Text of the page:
“Our exhibit is not about social injustice,” Faderman said. “It’s about drag as entertainment, drag as glamour and imagination, playfulness and great fun. But I have to say, as I wrote the text and got to know all of the diverse stories of these drag queens, what I learned in every case is that they have used their entertaining talents to raise money for many worthwhile causes.”
Latino gay rights activist, San Diego City Human Rights Commissioner, and chair of the International Imperial Courts system, Nicole Murray Ramirez said he believes that this addition to the history center’s LGBTQ+ exhibition is a fitting tribute to commemorate the Stonewall uprising.
Ramirez said among those fighting back at the Stonewall riots were Latino drag queen Sylvia Rivera and African American drag queen Marsha P. Johnson.
“But we must remember that most certainly, they were not alone,” Ramirez said. “As lesbians, gay men, and young queers took lead in these riots, it is important to know that many of these gay, lesbian, bisexual and transgender were people of color, street queens, homeless and many of them were LGBT youth.”
Ramirez said drag queens have played an important historic role in building the LGBT community and the civil rights movement not only in America, but around the world, even before Stonewall.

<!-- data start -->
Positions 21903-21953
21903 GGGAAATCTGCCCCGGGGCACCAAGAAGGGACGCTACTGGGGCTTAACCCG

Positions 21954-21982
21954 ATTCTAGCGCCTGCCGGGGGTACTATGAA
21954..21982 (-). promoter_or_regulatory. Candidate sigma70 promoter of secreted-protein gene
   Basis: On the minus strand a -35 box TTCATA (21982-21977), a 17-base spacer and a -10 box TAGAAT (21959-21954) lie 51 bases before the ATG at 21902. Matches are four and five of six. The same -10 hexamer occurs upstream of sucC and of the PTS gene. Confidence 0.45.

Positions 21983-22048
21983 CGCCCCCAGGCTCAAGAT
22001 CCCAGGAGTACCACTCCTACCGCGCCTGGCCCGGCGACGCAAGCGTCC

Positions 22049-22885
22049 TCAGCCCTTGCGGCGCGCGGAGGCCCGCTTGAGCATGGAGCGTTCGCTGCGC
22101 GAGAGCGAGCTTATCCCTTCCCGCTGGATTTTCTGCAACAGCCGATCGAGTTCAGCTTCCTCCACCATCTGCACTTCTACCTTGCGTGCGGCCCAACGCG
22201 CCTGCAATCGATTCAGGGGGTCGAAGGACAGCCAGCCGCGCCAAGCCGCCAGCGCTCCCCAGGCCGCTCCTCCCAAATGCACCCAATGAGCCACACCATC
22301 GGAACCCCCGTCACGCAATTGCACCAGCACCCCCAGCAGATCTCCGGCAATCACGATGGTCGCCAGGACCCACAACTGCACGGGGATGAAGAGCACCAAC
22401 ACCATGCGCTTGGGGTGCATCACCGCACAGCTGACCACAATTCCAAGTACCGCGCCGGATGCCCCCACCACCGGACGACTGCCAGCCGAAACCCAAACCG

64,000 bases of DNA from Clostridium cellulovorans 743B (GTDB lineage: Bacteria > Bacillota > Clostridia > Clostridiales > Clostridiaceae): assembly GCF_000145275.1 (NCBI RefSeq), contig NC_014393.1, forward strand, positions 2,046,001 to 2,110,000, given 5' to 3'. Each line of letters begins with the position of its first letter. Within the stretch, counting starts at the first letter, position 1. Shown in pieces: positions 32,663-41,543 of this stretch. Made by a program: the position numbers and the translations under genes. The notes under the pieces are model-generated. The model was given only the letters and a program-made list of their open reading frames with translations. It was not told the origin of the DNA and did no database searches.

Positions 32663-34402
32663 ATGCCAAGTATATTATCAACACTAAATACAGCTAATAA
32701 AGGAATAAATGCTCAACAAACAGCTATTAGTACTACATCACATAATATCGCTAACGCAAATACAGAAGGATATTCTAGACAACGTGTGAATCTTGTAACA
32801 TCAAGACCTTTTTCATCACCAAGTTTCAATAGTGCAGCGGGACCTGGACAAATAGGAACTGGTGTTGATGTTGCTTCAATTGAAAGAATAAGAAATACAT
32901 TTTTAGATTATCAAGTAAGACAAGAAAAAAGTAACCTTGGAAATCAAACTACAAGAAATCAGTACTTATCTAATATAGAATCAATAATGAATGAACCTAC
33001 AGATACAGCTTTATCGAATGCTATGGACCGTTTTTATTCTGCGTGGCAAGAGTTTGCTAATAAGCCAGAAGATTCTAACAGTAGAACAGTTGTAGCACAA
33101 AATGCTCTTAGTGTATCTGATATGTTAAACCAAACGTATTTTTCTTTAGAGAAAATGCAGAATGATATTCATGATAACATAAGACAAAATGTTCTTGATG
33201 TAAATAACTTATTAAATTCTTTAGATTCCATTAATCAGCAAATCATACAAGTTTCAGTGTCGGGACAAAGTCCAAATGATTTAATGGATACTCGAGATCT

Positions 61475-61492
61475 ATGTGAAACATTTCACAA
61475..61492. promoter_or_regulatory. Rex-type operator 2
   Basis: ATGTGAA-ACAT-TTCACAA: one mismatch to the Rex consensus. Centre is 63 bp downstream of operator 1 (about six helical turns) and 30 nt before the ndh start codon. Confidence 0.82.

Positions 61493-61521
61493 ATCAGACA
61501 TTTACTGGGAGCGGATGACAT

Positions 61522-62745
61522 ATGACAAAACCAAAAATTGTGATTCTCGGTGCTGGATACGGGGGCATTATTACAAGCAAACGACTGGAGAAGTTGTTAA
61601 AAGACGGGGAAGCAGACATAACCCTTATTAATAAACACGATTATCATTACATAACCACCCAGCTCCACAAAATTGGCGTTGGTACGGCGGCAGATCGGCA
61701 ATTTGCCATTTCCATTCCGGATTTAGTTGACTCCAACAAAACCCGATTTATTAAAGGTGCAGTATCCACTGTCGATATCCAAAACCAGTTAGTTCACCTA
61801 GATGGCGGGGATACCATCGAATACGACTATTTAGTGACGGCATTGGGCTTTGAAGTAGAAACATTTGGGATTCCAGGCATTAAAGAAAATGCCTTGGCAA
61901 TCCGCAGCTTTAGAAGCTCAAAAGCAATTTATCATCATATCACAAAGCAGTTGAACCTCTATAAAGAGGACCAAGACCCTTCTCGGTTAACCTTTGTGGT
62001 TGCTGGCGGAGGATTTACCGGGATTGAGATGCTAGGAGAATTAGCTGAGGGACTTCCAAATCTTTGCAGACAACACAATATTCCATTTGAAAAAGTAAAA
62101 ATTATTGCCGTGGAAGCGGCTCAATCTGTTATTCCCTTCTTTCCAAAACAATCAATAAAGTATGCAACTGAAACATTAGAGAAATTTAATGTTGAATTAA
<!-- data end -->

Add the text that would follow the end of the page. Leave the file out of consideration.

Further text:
“Drag shows led the way in raising funds for the fight and campaigning against homophobes like Anita Bryant and (California Representative) John Briggs. Almost every weekend across this great nation, there are drag queen shows being held to this day to raise money for our GLBT charities and organizations. Drag queen shows were nearly the only way of raising money for the GLBT community in the 1960s and ’70s. Today, we are celebrating the important role that drag queens have played in building the San Diego GLBT community.”
Ramirez said drag queen benefits in the ’70s raised most of the money to establish the LGBT Community Center, San Diego Pride, Metropolitan Community Church and many other organizations.
“The important role that drag queens played during the early dark years of AIDS in the 1980s is undeniable,” Ramirez continued. “The first benefit for the AIDS Assistance Fund was a drag show at BJ’s and the seed money for San Diego AIDS Walk was raised by drag shows.”
Learn more at sandiegohistory.org.
— Albert Fulcher can be reached at email@example.com.